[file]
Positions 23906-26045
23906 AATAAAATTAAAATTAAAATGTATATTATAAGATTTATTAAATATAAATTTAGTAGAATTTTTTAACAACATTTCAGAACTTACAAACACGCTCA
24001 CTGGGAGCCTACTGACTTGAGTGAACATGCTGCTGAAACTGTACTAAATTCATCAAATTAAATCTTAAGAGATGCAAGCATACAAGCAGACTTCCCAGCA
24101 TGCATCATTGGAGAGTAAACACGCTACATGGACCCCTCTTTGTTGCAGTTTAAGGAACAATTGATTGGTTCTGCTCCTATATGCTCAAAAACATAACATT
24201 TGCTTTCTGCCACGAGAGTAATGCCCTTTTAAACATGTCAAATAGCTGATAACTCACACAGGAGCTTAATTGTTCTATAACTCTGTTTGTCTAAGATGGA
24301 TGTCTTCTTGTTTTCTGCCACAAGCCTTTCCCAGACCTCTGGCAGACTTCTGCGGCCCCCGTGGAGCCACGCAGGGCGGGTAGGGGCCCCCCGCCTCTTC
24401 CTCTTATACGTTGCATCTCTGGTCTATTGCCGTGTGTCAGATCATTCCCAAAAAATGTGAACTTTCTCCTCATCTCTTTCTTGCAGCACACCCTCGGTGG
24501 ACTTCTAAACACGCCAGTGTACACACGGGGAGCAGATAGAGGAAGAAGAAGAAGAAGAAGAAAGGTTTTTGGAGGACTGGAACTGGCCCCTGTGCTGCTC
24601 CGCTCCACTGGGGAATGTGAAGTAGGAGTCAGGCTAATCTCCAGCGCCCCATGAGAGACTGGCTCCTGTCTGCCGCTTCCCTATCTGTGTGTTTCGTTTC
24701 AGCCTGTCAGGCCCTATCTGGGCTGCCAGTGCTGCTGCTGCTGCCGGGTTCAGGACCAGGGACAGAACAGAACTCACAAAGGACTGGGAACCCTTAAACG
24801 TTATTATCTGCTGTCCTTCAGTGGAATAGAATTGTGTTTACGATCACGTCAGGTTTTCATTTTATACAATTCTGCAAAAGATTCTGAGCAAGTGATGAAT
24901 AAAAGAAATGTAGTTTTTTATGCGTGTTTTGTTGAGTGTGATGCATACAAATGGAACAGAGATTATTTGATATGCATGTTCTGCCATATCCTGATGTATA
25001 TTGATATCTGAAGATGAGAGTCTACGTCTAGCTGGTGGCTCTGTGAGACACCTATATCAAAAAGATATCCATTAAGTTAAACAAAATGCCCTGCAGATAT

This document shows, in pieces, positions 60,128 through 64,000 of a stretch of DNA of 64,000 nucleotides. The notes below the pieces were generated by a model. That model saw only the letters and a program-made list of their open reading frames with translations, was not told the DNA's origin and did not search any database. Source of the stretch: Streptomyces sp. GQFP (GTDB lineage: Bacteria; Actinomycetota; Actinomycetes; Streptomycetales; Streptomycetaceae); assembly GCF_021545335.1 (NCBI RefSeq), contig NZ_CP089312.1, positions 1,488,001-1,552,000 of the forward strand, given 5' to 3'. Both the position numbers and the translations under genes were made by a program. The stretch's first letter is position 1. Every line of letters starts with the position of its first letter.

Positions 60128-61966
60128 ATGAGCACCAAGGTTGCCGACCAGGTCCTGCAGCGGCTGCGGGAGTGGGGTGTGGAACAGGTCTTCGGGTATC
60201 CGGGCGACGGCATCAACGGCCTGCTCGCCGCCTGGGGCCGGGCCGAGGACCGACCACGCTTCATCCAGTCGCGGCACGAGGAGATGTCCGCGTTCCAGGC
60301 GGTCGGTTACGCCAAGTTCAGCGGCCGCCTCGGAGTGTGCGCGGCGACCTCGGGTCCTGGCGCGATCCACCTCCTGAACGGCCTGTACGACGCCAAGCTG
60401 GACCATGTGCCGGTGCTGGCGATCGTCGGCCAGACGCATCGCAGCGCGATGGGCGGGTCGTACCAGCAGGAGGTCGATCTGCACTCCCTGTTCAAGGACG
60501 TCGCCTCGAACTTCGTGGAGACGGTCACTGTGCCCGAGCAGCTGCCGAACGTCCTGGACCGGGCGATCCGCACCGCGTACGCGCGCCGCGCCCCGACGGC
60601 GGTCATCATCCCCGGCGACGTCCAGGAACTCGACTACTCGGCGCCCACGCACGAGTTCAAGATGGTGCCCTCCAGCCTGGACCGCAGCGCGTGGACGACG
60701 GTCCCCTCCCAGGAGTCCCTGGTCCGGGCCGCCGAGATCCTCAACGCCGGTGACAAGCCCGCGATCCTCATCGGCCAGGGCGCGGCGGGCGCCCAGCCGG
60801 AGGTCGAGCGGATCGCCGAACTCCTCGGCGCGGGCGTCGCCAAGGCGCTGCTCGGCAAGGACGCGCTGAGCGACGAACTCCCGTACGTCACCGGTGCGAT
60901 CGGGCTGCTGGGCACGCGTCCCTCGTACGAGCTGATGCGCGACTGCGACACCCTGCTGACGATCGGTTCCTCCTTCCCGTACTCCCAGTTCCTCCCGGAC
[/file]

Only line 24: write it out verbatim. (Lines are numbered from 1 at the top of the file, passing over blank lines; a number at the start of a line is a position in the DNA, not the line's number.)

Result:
60901 CGGGCTGCTGGGCACGCGTCCCTCGTACGAGCTGATGCGCGACTGCGACACCCTGCTGACGATCGGTTCCTCCTTCCCGTACTCCCAGTTCCTCCCGGAC